Super Bowl 51 Highlights Lunacy of NFL’s Overtime Rules
The New England Patriots won a thriller in Super Bowl 51 in the first-ever installment to enter overtime, which highlighted the NFL’s ridiculous rules.
No one should state that the New England Patriots didn’t deserve to win Super Bowl 51. Any team that is able to erase a 25-point deficit in roughly 1.5 quarters deserves to win the game. What’s more, the Atlanta Falcons’ lack of depth caused them to “choke” that lead away. These are the facts and that’s the way things stand. However, Super Bowl 51 also brought to light one of the glaring issues in the NFL.
Sunday night in Houston marked the first-ever Super Bowl to go to overtime. For that reason alone, the 51st installment of the Big Game will go down as one of the all-time greats, in addition to the incredible Patriots comeback. At the same time, though, let’s not think for a second that the game wasn’t over the moment that New England won the overtime coin toss.
Part of that has to do with the momentum that the Patriots had working in their favor. After scoring 25 unanswered points to end the game, there was little hope of the Falcons being able to stop them—especially considering how gassed the Atlanta defense was. The other factor, though, is the completely ludicrous overtime rules in the NFL.
Despite the change that a field goal no longer ends the game in overtime, that doesn’t change the simple fact that the NFL’s rules for the extra period don’t make an ounce of sense. In what way do rules that force the league’s MVP to watch helplessly on the sideline as his defense flails trying to stop an opposing offense and then not have a chance to answer make sense? The simple answer is that they don’t.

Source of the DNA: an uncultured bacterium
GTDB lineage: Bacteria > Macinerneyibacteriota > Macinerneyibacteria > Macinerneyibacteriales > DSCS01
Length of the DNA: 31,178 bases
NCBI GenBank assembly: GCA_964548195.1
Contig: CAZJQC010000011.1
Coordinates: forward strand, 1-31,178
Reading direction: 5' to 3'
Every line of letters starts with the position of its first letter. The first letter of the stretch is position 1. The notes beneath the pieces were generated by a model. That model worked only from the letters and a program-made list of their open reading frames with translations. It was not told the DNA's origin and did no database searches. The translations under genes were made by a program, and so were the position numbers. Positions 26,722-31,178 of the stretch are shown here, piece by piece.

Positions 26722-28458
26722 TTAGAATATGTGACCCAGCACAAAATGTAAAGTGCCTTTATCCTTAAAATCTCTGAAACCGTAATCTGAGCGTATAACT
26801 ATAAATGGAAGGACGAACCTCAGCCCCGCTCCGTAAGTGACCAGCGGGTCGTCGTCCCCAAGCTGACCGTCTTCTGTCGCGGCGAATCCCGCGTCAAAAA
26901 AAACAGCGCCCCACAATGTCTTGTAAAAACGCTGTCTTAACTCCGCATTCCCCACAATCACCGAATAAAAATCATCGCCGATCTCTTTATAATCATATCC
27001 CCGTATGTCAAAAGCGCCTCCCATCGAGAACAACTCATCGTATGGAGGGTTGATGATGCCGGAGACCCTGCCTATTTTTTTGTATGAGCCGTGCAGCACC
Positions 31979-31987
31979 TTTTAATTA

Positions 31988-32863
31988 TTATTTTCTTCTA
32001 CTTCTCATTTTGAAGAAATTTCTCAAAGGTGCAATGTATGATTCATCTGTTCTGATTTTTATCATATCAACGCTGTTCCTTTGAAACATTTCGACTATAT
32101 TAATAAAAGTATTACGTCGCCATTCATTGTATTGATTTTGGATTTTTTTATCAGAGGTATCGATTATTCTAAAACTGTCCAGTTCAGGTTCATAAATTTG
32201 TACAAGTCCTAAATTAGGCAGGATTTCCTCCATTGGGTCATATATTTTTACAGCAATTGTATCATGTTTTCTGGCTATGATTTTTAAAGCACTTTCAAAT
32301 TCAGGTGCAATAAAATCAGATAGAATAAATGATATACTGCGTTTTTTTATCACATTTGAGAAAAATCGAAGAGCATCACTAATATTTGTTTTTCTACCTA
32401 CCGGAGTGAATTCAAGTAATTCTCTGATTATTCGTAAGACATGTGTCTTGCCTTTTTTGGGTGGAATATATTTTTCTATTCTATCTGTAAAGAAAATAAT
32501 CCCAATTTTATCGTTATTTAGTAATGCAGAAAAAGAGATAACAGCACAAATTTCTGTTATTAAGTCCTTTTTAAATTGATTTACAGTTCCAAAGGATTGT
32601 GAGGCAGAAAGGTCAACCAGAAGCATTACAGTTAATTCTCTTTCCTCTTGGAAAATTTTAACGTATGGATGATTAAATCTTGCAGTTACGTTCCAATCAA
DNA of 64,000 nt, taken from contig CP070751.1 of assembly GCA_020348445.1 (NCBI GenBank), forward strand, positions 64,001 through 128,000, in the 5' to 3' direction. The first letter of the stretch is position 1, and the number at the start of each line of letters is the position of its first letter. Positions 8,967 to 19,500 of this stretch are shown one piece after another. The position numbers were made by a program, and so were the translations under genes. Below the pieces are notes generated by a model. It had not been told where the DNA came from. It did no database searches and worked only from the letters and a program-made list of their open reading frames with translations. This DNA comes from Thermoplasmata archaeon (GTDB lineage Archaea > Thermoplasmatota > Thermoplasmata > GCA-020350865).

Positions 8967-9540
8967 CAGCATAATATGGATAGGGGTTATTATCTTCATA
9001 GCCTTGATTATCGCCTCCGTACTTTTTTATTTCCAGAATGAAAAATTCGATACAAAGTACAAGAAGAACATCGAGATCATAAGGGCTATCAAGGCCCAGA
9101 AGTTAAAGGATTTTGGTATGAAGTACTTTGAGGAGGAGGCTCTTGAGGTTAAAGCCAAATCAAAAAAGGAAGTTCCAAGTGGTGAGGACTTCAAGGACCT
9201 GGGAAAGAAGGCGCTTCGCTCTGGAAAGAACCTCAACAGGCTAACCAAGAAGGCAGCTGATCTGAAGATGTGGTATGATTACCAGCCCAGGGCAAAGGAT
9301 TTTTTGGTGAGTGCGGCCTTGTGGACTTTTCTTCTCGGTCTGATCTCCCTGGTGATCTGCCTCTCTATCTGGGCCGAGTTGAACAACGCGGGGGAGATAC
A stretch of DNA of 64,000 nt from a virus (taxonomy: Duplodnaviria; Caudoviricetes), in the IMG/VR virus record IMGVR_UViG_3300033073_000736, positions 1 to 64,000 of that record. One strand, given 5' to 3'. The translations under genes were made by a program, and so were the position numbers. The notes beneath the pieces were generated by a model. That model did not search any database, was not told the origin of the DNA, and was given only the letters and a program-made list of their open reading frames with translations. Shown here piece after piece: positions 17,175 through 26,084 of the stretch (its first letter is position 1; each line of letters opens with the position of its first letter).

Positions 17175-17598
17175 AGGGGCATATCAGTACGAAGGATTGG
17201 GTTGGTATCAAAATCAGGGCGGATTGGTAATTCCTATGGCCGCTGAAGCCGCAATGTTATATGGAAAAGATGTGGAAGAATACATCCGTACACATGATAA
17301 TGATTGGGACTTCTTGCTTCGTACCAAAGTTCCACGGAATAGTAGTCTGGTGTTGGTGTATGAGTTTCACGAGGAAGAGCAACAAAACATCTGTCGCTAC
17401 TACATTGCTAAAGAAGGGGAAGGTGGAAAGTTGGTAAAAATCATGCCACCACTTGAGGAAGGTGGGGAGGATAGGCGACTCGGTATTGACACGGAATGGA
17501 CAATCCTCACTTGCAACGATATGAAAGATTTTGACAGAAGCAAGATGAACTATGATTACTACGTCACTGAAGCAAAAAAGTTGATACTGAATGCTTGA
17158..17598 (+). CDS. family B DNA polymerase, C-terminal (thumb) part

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If you look in any other league—professional or college—the overtime rules differ greatly from those of the NFL. Perhaps the closest to the NFL’s touchdown-wins-it rules are those in the NHL. In overtime for the NHL, the first goal wins. However, the primary and most obvious difference is the fact that both teams in the NHL have the opportunity to possess the puck via a face-off and likely throughout any amount of play. That’s a stark contrast to possession being determined by the coin toss before it being sudden-death rules.
When you look at the NBA, MLB, or even NCAA Football, though, every other instance either involves playing a full extra frame in terms of or allowing each team to take possession. You would think that NFL would then take the hint when looking at that. But alas, the Patriots won the coin toss on Sunday night at NRG Stadium and won Super Bowl 51 because of it.
Pointing out the idiocy of the NFL’s current overtime rules is futile without offering a solution. Frankly, there isn’t a simple way to go about that. Simply adopting the college football rules of alternating possessions from the 25-yard line wouldn’t work when talking about professionals. What’s more, you can’t ask professional athletes to play out a full 15 minutes—or even marginally less time—when you have a team like the Falcons already exhausted after 3.5 quarters of play.
The answer may lie somewhere in between. Perhaps a system where each team gets possession from the 50-yard line would work, thus increasing the difficulty from college to the professional level. Or maybe alternating possessions that each begin with a kickoff would be something adequate. All that we know for sure is that allowing Bill Belichick and Dan Quinn play Paper-Rock-Scissors feels like a better way to decide a Super Bowl than not allowing the Falcons to have the chance to respond.
Again, none of this is to discredit the Patriots. They are Super Bowl 51 winners, Brady and Belichick have one for the thumb, and Sunday night will go down as one of the best games in NFL history. It’s simply a shame that the ending was bogus because of the league’s ultimately arbitrary overtime rules.